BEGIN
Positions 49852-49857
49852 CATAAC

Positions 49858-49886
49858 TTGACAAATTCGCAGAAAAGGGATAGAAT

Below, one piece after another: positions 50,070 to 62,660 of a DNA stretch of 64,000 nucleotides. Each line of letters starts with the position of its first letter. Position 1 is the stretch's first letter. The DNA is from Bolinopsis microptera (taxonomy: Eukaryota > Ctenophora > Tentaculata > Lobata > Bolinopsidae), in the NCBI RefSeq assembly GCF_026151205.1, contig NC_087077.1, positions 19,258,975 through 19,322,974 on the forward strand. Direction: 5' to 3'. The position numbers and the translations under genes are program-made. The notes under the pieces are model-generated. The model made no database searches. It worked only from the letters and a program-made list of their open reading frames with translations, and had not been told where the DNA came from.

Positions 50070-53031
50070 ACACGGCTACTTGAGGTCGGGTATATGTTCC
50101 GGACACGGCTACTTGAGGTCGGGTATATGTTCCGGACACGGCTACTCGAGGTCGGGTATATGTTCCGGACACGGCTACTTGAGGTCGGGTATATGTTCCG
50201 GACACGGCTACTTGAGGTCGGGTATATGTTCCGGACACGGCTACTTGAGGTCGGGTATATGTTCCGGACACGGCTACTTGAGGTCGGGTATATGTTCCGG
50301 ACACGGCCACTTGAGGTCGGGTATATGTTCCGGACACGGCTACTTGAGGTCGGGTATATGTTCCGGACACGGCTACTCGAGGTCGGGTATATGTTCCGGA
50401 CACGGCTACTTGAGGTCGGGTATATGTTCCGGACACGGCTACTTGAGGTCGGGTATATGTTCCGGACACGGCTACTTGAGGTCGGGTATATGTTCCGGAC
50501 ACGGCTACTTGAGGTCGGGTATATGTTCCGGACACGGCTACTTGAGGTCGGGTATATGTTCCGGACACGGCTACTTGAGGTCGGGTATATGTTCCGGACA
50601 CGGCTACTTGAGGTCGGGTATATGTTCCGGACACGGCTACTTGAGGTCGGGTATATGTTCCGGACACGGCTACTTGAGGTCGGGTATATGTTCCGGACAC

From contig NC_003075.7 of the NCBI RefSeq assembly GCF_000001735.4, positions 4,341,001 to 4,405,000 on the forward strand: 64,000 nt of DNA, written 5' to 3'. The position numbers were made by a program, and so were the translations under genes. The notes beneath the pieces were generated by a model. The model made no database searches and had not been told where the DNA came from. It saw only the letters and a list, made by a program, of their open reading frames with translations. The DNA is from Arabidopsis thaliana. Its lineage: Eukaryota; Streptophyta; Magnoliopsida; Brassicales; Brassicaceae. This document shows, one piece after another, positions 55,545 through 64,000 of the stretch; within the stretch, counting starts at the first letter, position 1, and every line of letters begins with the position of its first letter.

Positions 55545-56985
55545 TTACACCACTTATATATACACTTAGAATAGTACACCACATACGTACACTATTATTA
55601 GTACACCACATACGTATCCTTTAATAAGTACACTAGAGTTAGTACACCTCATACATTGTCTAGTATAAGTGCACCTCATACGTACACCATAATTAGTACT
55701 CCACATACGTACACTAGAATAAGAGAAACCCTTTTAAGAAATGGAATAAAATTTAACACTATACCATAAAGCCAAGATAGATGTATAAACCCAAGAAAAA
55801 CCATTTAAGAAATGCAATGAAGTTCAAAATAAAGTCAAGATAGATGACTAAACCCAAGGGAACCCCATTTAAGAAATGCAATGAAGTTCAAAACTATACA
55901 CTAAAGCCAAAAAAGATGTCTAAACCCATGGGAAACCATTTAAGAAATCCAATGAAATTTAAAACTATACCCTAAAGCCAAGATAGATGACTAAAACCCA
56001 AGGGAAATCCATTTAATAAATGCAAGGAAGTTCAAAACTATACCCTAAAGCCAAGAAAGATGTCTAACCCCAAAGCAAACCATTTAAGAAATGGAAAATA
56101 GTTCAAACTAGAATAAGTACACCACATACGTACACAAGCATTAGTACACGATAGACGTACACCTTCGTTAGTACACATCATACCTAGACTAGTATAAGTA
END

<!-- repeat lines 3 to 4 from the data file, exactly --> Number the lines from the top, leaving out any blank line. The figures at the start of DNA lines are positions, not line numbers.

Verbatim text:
Positions 49858-49886
49858 TTGACAAATTCGCAGAAAAGGGATAGAAT